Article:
Very rarely do we look at the real causes of world conflict and address those. Most ‘terrorist’ activity comes from displaced or persecuted groups who have been forced to accept decisions that have a negative impact on their people. The Palestinians have suffered hugely from the artificial creation of the Jewish state and now are forced to live in atrocious conditions and loss of human rights in their own country. The Kurds have continually suffered under different regimes and feel that they lack self determination. The problems in Yugoslavia were because of an artificially created country (after WW2) that did not recognise the different cultures and ethnic groups that were captured within the borders. The people within the region were not involved in the decision.

    I do not have the specific answers to solve the problems in Iraq and Syria, but military intervention is only likely to cause greater loss of life and greater hatred from local people for those in the West who feel that they have a right to decide what is best for the region. Given the shocking track record of the US in solving conflicts in the last forty years, why should we allow it to continue to take a lead? Beating people into submission through military force never forms a sustainable solution.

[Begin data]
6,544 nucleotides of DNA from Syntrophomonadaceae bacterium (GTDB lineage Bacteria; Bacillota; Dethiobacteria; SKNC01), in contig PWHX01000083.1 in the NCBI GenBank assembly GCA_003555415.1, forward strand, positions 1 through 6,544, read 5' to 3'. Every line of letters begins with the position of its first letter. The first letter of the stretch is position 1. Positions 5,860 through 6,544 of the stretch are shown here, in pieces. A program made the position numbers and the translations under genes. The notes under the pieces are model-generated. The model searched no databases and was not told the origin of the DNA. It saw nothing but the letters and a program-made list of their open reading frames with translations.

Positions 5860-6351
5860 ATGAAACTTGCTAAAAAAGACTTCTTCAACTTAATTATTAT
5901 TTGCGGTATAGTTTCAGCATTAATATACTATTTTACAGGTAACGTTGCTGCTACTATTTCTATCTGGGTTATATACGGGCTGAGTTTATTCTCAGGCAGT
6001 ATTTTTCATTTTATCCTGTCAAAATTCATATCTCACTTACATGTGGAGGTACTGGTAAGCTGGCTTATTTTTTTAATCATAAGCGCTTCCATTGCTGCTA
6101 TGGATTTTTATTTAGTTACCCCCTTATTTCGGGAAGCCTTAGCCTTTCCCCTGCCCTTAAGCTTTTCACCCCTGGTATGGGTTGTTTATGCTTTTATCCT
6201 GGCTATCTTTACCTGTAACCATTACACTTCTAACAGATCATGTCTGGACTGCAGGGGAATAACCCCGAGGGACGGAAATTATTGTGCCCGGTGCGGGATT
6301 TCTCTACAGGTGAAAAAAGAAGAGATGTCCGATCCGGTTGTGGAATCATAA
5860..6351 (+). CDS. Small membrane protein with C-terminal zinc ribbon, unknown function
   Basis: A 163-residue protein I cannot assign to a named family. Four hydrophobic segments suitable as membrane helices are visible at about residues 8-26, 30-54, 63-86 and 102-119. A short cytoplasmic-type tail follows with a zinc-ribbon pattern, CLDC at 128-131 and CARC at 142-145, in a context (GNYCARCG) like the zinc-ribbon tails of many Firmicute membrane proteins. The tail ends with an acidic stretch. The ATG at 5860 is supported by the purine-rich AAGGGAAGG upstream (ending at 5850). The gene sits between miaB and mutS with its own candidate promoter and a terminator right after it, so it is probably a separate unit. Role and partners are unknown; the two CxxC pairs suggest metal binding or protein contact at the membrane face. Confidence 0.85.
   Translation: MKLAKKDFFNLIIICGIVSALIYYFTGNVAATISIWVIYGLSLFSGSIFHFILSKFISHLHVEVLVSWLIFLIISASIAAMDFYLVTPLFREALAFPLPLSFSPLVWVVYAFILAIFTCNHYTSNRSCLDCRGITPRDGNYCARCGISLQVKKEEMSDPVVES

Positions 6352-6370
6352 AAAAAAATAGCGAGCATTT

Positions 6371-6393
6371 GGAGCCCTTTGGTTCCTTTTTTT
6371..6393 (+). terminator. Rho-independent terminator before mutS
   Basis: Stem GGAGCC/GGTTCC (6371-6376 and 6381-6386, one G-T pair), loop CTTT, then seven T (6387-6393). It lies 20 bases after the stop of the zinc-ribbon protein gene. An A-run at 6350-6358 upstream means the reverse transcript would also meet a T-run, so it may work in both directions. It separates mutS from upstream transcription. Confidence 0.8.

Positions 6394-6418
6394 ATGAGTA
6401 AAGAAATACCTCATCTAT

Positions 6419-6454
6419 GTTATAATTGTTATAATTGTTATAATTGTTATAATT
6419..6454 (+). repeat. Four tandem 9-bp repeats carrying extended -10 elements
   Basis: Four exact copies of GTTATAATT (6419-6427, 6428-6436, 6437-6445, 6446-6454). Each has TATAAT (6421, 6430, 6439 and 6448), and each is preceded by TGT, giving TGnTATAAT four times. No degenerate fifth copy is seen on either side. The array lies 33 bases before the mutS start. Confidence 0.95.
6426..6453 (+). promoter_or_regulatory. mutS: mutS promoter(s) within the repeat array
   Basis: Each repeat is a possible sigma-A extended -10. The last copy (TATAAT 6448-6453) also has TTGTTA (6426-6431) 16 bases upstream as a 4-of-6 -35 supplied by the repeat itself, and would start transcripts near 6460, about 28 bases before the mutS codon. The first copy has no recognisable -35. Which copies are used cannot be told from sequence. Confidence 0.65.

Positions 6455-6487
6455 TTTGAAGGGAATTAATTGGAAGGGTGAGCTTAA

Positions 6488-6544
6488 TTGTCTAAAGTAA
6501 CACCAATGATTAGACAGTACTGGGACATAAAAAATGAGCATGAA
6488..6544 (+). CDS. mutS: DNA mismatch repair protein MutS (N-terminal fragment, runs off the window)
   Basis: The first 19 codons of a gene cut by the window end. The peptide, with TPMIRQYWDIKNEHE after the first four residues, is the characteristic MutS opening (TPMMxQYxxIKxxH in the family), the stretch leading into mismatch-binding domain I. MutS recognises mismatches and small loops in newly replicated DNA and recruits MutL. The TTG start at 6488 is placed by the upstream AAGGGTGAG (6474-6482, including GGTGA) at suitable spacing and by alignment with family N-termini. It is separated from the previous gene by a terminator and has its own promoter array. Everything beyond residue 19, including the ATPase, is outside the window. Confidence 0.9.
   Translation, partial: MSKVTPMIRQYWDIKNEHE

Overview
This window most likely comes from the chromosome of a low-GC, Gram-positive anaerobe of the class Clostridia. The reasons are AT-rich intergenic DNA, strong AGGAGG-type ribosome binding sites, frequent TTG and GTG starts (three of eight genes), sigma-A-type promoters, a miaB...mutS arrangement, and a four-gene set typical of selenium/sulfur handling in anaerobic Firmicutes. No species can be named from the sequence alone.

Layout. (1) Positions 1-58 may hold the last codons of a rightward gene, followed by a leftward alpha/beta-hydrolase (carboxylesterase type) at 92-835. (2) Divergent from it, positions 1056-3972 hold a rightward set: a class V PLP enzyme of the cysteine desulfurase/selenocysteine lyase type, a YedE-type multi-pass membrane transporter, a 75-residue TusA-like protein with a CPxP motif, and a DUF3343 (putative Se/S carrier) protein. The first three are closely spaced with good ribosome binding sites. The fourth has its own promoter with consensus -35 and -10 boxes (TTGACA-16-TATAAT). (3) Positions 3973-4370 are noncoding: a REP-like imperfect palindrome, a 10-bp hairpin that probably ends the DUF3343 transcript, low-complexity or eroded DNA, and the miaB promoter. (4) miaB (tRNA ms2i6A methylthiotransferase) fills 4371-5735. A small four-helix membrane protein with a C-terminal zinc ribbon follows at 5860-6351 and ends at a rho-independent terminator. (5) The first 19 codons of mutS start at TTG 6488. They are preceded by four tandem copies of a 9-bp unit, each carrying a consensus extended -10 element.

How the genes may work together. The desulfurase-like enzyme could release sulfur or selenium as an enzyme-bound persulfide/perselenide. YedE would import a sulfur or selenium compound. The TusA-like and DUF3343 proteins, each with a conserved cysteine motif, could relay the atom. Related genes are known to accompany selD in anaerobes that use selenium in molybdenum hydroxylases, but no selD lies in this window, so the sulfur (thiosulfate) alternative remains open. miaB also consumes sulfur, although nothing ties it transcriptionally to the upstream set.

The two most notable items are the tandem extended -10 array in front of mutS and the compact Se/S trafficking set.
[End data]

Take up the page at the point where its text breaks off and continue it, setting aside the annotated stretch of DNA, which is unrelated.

The UN should have a greater leadership role but it appears to be ineffective because the largest powers continue ignore it’s decisions when they go against their interests. There needs to be more informed discussions in the world about diplomatic solutions rather than hyped up war talk. We are inclined to react to a militant few and allow them to define the conflict rather than seek to hear the grievances and concerns of the majority.

  5. Andrei says:

    The problems in Yugoslavia were because of an artificially created country (after WW2) that did not recognise the different cultures and ethnic groups that were captured within the borders.

    No Dave the people of Yugoslavia lived side by side for generations until people from the outside corrupted the ambitious to stir up strife amongst them to advance their imperial ambitions.

    Hitler did it in the forties